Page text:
Only The Family & Lil Durk Present: Loyal Bros
March 24, 2021
On March 5th, 2021, Lil Durk and the rap collective Only The Family (OTF) released their fourth full length project “Loyal Bros.” Debuting at number 12 on the Billboard 200 Chart, the album features Durk, Memo600, Booka600, Doodie Lo, Jusblow600 and others. The project also boasts a number of prevalent features ranging from Tee Grizzley to Lil Uzi Vert, and BIG30. The album most notably contains a number of appearances from the late King Von, another prominent member of the OTF collective.
The opening track to the project, “JUMP” features Lil Durk, Booka600, Memo600, and King Von. Arguably the longest tenured members of OTF, both Memo and Booka have known Durk and Von since they were all kids growing up together on the Southside of Chicago. This song is a great example of the variety that OTF has come to offer, as this track is soft and somber, a far cry from the traditional drill style. On this cut Von raps “well I guess we ain’t the guys no more, when you see a n***a killed yo brother you don’t ask just blow.” Throughout this song, and the album in its entirety the members of OTF pay homage to Von’s legacy and memory. However it is lines like this one that remind us of the groups violent past, and how that violence ultimately claimed Von’s life.
One of the more popular cuts on the project, and coming in at track number three is “Let It Blow” featuring Lil Uzi Vert. On this track Memo600 takes control on the chorus chiding, “I ain’t with the beefin, come outside b*tch, and let it blow.” After the intro and chorus, Lil Uzi comes in on the first verse flowing, “lets go, my Balmain’s, they be hangin low, that .40 with a .30 on my side f*ck n***a don’t get smoked.” The fourth OTF project is a great example of how the collective has grown, not just in skill, but also in connections as this project contains some crazy verses from some of the biggest rap artists around.
Another one of my personal favorite tracks, “Took Down” featuring BIG30 is another great example of OTF’s collaborative ability. On this cut BIG30 weaves the threads of the chorus spitting, “before rappin, swear I was a good n***a, I just took pounds, I just took off plugs who didn’t show love, now how do that sound?” A native of Memphis Tennessee, BIG30 is definitely a big artist at the moment and was prominently featured on some of the most anticipated projects of the year including Pooh Shiesty’s debut mixtape. Following the chorus, OTF’s own Doodie Lo begins the first verse of the track with the memorable lines, “before this rap s**t I sold a hundred pounds a f*cking week, 20k in Glocks, but we’ll give these n****s smoke for free.” “Took Down” is one of many tracks on the project that is a return to the classically aggressive style of Chicago Drill which is why I love it. Although I do appreciate the variety of the project, as well as OTF’s willingness to show some emotion, “Took Down” and other trap-drill anthems like it are why I listened to this project in the first place.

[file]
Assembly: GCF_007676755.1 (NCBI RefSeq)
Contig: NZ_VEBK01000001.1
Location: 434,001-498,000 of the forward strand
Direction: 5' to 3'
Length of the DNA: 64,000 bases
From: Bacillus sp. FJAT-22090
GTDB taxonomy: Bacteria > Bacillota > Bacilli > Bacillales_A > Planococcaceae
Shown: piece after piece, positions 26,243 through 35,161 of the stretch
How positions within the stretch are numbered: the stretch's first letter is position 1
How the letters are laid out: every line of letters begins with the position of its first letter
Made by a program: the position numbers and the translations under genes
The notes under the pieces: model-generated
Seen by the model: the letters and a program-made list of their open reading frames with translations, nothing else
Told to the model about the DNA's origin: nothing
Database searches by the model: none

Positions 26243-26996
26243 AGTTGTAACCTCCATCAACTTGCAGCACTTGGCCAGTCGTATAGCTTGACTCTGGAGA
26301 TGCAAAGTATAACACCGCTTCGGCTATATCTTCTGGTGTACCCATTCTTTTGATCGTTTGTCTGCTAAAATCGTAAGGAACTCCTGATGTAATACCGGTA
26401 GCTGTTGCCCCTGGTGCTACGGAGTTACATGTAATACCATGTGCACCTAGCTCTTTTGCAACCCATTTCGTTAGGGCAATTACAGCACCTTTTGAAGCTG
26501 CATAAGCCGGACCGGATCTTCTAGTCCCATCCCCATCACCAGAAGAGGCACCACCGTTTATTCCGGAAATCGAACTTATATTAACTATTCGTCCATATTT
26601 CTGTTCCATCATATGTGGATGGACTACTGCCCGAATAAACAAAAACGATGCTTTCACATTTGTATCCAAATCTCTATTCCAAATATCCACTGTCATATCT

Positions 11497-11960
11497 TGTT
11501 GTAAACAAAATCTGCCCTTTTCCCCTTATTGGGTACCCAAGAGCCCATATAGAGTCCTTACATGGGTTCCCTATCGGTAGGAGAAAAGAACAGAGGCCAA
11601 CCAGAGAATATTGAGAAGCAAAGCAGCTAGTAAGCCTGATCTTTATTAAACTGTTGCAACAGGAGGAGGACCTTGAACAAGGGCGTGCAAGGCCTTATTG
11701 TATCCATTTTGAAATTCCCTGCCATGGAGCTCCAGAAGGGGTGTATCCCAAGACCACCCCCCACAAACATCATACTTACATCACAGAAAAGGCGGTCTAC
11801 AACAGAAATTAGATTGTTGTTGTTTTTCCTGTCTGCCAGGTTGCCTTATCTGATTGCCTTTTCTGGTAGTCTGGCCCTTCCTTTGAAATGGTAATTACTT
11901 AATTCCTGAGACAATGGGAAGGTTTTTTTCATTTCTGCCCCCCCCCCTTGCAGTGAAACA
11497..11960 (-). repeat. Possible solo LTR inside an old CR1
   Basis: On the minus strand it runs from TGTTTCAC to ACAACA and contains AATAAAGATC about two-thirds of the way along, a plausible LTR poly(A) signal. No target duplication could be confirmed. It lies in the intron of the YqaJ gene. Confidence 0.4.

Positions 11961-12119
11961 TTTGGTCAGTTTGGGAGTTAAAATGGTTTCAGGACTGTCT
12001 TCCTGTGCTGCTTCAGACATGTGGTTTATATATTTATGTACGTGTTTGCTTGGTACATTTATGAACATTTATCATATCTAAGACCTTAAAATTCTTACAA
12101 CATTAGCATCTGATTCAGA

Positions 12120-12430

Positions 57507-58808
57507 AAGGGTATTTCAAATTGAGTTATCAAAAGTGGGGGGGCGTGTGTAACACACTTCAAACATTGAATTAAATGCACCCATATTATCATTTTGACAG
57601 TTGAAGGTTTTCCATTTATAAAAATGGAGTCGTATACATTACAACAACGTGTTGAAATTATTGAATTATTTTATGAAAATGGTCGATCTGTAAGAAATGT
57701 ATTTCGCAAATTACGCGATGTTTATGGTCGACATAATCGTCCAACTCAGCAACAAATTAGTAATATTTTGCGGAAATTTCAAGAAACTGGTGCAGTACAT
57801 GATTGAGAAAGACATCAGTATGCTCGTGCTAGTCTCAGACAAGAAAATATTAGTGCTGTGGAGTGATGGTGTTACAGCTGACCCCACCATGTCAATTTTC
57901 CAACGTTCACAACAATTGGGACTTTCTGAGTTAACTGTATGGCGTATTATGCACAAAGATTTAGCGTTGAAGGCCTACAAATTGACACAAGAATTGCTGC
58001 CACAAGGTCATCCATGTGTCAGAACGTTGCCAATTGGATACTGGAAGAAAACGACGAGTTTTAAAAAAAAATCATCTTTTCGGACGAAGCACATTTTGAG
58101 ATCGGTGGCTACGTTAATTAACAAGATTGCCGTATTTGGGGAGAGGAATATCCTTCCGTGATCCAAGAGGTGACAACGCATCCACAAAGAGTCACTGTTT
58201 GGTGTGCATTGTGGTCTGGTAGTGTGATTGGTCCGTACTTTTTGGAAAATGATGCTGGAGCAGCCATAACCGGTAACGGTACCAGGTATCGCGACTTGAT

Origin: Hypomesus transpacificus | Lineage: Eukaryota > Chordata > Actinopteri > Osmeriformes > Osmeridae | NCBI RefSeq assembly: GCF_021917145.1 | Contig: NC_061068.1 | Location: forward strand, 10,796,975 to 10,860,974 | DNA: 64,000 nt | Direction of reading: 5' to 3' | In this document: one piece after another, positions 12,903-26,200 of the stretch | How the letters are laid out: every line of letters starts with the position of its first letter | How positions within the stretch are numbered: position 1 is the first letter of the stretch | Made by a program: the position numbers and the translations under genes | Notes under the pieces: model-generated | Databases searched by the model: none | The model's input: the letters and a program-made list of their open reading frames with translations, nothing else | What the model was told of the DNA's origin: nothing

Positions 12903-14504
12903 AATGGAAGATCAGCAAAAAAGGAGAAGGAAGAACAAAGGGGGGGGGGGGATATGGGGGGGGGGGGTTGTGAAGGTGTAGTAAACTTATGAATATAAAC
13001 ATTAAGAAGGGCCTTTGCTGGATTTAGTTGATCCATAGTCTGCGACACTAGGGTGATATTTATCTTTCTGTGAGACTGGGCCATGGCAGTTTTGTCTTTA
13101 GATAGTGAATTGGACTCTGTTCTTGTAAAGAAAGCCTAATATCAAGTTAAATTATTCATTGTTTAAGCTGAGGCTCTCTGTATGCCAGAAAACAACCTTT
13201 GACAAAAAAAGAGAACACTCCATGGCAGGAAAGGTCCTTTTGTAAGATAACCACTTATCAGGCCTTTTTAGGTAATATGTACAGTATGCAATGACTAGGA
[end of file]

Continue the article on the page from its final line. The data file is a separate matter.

Coming in at track number ten, “Game Face” featuring Tee Grizzley is another prime example of how this album shows OTF in a new humanizing light. On the chorus to the track Booka600 sings “Von died, we kept that game face, he hate when n****s cry, in this world you either real or fake, I hate when n****s lie.” Although this track is undoubtedly emotional, the first chorus from Tee Grizzley reminds us this still a drill album, with the Detroit native rapping, “I was a shorty, s**ttin’ on n****s that’s forty, they gon take what? I aint worried, we up four n****s and forties.”
The final song on the album, coming in at track number 23 was a big surprise. Titled “Apart” the track is the one and only time on the project that Booka600, or any member of OTF other than Durk, appears by themselves. In addition, Booka sings the entire time and actually does a great job. On the opening of the song Booka sings “for every hood, you had a lecture with O’Block, to change the message, we done shared the same sweaters, same shoes, and same Beretta.” Although Booka reminisces on his lost friends and family who died due to gang violence, he also highlights the bright future ahead for OTF, “Durk goin to the Grammys “this one’s for you” we keep on chantin’ and this built off loyalty, know that we the real mechanics.”
The fourth offering from the Only The Family rap collective, “Loyal Bros” is definitely worth the listen. Offering both new emotions, insights, and the same hard hitting Chicago Drill style, Durk and the rest of OTF undoubtedly delivered on this project. Although the collective lost a lot this year with the death of King Von, they ultimately came out on top, with Durk’s most recent release, “The Voice” deluxe edition doing crazy numbers. Although many of the tracks are somber it is good to see the group still on their feet and doing what they love.